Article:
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Healthy You

Opioid Addiction: What to Look For

Thursday, October 26, 2017 8:05 AM

According to the Centers for Disease Control and Prevention (CDC), 91 Americans die every day from an opioid overdose from drugs such as oxycodone, hydrocodone, methadone and heroin. It is a problem that many families don’t know how to approach or what signs to be on the lookout for. And with President Trump to declare the opioid epidemic a public health emergency, it's important to know what to be on the lookout for. 


Patricia Astrene LCSW CADC, Clinical Program Manager at the Doreen E. Chapman Center at NorthShore, shares what you can do to help reduce risk and prevent opioid addiction or overdose.

Risk factors for prescription opioid abuse and overdose include:

  • Obtaining overlapping prescriptions from multiple providers and pharmacies.
  • Taking high daily doses of prescription pain relievers or taking more than prescribed.
  • Having a mental illness or a history of alcohol or other substance abuse.
  • Obtaining opioid medications from a friend or family member.
  • Using prescription opioids concurrently with other mood altering medications.

Patricia recommends these tips for keeping you and your family safe:

  • Ask your physician if there are any alternatives for pain relief.
  • If you do have a prescription for opioids, know your risk factors.
  • Keep all prescriptions locked in a safe place. Many adolescents and young adults obtain opioids from their parents and grandparents medicine cabinets.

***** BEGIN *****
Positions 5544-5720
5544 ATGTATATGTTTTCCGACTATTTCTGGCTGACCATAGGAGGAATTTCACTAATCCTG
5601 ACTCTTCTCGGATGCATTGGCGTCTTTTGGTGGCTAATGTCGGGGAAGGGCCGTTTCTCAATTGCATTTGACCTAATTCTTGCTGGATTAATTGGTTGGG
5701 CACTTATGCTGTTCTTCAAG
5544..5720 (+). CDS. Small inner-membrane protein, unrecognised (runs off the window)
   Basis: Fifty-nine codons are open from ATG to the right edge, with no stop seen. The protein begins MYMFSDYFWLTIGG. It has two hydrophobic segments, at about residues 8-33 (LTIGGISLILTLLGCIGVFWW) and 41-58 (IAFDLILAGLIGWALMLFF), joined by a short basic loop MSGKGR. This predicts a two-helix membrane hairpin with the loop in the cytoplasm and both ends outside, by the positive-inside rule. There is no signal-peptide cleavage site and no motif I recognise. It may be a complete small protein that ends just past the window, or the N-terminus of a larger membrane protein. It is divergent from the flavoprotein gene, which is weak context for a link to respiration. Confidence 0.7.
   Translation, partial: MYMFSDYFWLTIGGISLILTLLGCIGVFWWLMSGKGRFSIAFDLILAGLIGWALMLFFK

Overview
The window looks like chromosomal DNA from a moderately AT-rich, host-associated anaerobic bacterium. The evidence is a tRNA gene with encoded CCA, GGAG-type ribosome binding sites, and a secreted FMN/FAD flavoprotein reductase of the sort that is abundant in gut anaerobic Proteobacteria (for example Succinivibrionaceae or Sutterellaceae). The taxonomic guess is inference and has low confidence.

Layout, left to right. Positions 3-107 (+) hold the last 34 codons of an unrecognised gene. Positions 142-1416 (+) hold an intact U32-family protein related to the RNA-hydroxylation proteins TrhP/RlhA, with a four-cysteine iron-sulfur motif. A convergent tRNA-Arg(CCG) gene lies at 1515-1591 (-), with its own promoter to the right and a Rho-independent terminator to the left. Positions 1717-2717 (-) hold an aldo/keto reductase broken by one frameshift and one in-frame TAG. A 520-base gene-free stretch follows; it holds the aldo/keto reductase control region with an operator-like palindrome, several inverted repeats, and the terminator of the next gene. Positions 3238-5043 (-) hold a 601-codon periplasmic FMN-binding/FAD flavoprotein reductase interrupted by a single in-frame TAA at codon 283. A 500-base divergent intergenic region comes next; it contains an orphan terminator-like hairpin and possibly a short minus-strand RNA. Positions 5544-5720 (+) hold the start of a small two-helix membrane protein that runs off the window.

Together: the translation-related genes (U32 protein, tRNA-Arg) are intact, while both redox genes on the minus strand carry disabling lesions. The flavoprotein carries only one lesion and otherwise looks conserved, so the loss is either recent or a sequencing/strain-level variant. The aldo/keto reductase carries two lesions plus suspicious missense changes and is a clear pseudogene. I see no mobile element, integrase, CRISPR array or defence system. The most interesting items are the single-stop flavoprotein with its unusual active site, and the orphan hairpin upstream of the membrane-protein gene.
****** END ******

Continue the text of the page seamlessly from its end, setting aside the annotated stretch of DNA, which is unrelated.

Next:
• Dispose of all outdated or unused opioid medications. Check with your local police department for drop off locations.
  • Know if any older adult relative is taking opioid pain medications. Some older adults have balance and memory issues that may be related to opioid use and misuse.
  • Never drink alcohol while on opioid medications.
  • If you are overusing opioid pain relievers or obtaining multiple prescriptions consider a substance use disorder evaluation.

If you or someone you know is struggling with substance abuse – such as opioids – seeking help is the most important and courageous step you can take. The Doreen E. Chapman Center at NorthShore has been helping people recover for the past 40 years. Here you will find a clinical staff member available to answer any questions you may have about our programs. For additional questions, please call 847.570.4633. To schedule a first appointment, please call the Access Center at 847.570.2500 option 2.